Date: Thu, 27 Apr 2023 16:45:16 UTC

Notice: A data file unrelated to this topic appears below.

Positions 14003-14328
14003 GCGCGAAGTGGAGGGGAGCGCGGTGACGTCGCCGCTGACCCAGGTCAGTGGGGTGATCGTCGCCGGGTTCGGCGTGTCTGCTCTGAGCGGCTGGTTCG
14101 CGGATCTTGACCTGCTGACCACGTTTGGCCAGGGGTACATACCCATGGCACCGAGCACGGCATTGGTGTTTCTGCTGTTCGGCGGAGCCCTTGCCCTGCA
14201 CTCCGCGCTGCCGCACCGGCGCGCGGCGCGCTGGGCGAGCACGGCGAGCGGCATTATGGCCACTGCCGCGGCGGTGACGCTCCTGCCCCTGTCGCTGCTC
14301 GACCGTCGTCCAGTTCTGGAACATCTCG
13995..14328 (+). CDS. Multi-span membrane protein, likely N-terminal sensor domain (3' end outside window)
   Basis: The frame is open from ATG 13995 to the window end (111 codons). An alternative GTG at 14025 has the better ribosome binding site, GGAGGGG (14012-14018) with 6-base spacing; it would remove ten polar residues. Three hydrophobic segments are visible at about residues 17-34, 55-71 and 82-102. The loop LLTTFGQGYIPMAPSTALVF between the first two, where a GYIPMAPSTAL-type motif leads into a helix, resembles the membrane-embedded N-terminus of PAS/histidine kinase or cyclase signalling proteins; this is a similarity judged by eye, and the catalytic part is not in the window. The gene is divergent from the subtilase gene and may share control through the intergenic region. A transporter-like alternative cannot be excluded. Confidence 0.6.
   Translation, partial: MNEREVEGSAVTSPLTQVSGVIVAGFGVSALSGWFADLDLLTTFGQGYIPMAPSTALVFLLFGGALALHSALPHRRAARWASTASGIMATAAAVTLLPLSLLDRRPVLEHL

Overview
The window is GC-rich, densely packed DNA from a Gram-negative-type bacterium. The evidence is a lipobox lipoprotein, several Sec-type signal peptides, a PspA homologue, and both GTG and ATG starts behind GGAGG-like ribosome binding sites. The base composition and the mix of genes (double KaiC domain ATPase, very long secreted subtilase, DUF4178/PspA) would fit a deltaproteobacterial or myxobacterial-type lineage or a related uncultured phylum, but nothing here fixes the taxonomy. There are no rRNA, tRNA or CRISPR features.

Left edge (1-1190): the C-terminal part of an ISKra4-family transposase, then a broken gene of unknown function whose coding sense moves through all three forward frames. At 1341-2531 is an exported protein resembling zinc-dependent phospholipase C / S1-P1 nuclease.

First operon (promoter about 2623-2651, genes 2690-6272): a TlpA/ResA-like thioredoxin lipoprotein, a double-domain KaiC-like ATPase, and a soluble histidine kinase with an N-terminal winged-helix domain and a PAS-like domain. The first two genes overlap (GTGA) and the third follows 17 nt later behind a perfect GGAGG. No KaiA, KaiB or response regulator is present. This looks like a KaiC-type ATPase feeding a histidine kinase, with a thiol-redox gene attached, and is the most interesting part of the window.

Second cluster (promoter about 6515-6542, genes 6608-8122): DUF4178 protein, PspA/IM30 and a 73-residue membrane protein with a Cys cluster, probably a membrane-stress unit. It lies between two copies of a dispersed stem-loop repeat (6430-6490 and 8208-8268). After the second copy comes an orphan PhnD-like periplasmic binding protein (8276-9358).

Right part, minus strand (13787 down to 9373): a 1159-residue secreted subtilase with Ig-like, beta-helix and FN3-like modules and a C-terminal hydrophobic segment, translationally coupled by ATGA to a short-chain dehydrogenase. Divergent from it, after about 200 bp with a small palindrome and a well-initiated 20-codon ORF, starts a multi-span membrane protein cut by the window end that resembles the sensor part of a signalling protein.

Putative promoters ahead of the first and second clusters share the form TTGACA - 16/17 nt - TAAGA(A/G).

https://bugs.freebsd.org/bugzilla/show_bug.cgi?id=271101 --- Comment #1 from Alexander V. Chernikov <melifaro@FreeBSD.org> --- Thank you for sharing the report! That was not certainly the desired outcome. The feature of Netlink in question is providing the "link" operstate per RFC 2863. Generally, Netlink is going to fetch more interface data (like min/max MTU, LRO/GSO, other capabilities etc) which may trigger either driver ioctl or event some new nl_ioctl - that's something not polished yet. Speaking of this particular situation - I understand that calling driver ioctl from within the event handler is something never done before (and there was not a lot of users of ioctl interface within the kernel either). I see the following options as the path forward: 1) Do not ask for operstate on init. It can serve as a workaround, but may introduce silent "state miss" for other interfaces that are oper-up from the beginning. Additionally, the similar task needs to be done for the other future queries 2) Cut the event handler callchain in half (e.g. store the arrival/departure/events, reference ifp and call it from the dedicated taskq). It can do the trick, but may introduce more events reordering with other ifaddr/ifstate/route related events. The worst part (to me) is that such solution sort of says that's something wrong with the event callpoints. 3) Update the driver (either by using recursive sx or existing sx prior to calling ether_ifattach(). Personally, in my mental model ether_ifattach() call serves as the notification like "hey, this interface is ready to be used as any other interface" to the rest of the system. I actually lean to option (3) for exactly this reason. I'm happy to change something inside the Netlink code so we don't run into issues with netlink<>driver interaction like this, but I'm not sure I see a good solution on Netlink part. What do you think? -- You are receiving this mail because: You are the assignee for the bug.